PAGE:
Principals can lead schools in which educational inequities are identified and addressed and students of color are academically successful.
That’s the central point of a new book by alumna Dionne McLaughlin (’11, Ed.D.), an assistant professor in the Master of School Administration program at North Carolina Central University.
McLaughlin’s book, “Personalized Principal Leadership Practices: Eight Strategies for Leading Equitable, High Achieving Schools,” outlines practices that principals can use to create school environments where students of color excel.
McLaughlin, a British-born Black Jamaican educator, has worked as a high school and elementary school principal, and as a director in a Latinx Human Service Agency and a K-12 director of a voluntary desegregation program in Boston and Durham. She earned her master’s degree in education at the Harvard Graduate School of Education before obtaining her doctorate at Carolina. She is also the author of the book “Insights: How Expert Principals Make Difficult Decisions.”
“After writing the last chapter of my first book that focused on decisions that expert principals made that increased the performance of African American and Latinx students, I realized that it was important to dedicate my next book to exploring the practices that principals utilized to increase academic achievement,” McLaughlin said.
McLaughlin’s new book is drawn from the work of 18 principals of nationally or regionally recognized non-magnet public schools where 80% or more of Black and Latinx students are proficient on math and English standardized assessments. The book describes eight strategies used by principals to improve the achievement of students of color.
The book describes equity-focused walkthroughs, equity audits, a system for tracking and dealing with students’ missed assignments, a protocol for student-led equity panel discussions and strategies for building trusting relationships with families of color.
Creating high-achieving schools
A summary of the eight strategies:
1. Personalize the data. Remember that each data point is represented by a student name and a face. Use “ORID data chats,” “Brother 2 Brother Data Charts” and seek to treat students as if they were your own children.
2. Generate principal-directed student equity learning goals and promote equitable learning environments. Conduct equity audits and develop equity-focused goals that are not delegated but remain the purview of the principal.
3. Get the right teachers in the classroom and monitor the implementation of culturally proficient instruction. The right teachers lead discussions about race and equity, are dedicated to student success, call on everyone, are passionate, and maintain structured classrooms. Adopt best practices for hiring more Black and Latinx teachers. Conduct equity-focused walkthrough, using standardized measurement instruments.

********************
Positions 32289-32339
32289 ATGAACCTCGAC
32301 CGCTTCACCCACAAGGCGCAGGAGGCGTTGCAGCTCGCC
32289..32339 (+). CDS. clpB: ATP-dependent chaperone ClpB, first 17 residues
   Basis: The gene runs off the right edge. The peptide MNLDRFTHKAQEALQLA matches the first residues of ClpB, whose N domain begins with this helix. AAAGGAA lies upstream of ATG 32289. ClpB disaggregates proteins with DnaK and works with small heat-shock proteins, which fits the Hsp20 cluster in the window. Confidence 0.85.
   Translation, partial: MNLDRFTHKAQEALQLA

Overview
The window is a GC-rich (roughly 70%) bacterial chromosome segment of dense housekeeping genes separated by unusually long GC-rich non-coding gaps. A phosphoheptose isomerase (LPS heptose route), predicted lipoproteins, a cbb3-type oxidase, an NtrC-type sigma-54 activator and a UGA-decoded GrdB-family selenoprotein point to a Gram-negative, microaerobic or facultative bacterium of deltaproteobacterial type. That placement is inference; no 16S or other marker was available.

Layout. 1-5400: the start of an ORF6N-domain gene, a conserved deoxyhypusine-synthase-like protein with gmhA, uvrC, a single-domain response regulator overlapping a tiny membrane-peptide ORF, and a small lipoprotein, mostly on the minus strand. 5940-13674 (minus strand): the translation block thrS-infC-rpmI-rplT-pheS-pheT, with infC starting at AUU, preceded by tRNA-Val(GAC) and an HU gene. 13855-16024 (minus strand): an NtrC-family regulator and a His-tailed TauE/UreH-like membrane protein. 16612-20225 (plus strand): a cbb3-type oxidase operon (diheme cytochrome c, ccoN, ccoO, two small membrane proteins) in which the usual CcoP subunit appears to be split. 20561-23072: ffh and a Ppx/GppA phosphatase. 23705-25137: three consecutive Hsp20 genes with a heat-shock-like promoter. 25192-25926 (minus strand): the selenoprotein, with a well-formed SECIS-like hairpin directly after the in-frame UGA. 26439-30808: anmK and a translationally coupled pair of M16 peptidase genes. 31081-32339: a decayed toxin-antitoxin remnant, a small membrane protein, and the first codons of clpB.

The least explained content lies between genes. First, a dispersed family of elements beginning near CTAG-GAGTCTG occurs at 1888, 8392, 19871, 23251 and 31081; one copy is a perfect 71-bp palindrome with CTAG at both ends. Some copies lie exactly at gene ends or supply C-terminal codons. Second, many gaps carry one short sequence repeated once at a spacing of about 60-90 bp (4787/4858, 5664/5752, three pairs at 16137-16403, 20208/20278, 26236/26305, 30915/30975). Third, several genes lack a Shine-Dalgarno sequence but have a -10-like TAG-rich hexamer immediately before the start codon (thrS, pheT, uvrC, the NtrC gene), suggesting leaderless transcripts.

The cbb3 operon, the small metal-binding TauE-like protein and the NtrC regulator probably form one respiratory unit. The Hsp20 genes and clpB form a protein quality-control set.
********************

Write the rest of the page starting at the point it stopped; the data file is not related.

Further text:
4. Increase teachers’ cultural proficiency. Introduce the “Cultural Proficiency Continuum,” “Equity Downloads” and equity execution as strategies for operationalizing equity work in schools.
5. Infuse highly structured interventions. Develop and/or adopt comprehensive intervention systems for monitoring individual student performance.
6. Utilize student voice data as an integral part of school improvement. Obtain student voice data through “equity listening tours,” student surveys, student equity panel discussions and a high school course on Race, Gender and Human Behavior.
7. Create academic affinity groups and scholar support programs for African American and Latinx students. Examples include “Bridge to Calculus” and “ChemCafé.”
8. Partner with Parents: Best Practices for Building Strong Parent Collaborations. Explore approaches such as inviting Black parents to be part of “learning walk teams.” Be willing to meet parents wherever and whenever they are available. Create parent needs assessments. Tap into parent expertise and build trust, connection and understanding. Partner with local businesses, restaurants, car dealerships, or supermarkets to provide financial and in-kind donations for academic awards, student incentives, teacher appreciation and parent events.
Finding success stories
Following is a Q&A with McLaughlin.
What are some of the greatest impediments in the way of principals doing the sort of work you describe in your book?
Time. Resources. There is rarely enough of either one. Generally being unaware of the success stories. We can sometimes focus on what’s not working and miss the success stories, especially if finding success stories means looking outside of our own districts or even our own state.
From among your eight suggested practices, which are most useful to being implemented during this period of remote learning?
What can be challenging is creating academic affinity groups and scholar support programs virtually and there may not be a need for school-wide interventions while students are studying remotely. But principals still need to find ways to support marginalized students. Principals can personalize data and focus on educating students as if they are our own children. Principals can adopt equity goals that are their own purview and not delegated to someone else. Principals can get the right teachers in the classroom and help teachers to become culturally proficient. Students want to know that their voices count and they want to be included in the school improvement process. Principals can utilize student voice data so that the adults aren’t making all of the decisions. Principals can also adopt the practices in the book to improve partnerships with parents of color.
During this time of remote learning, which of the eight practices are most important for school leaders to pursue?
As principals consider how they can improve the academic performance of students of color, they have to start somewhere. They can’t adopt all eight strategies at once, but they can adopt two or three this year, then add more the following year.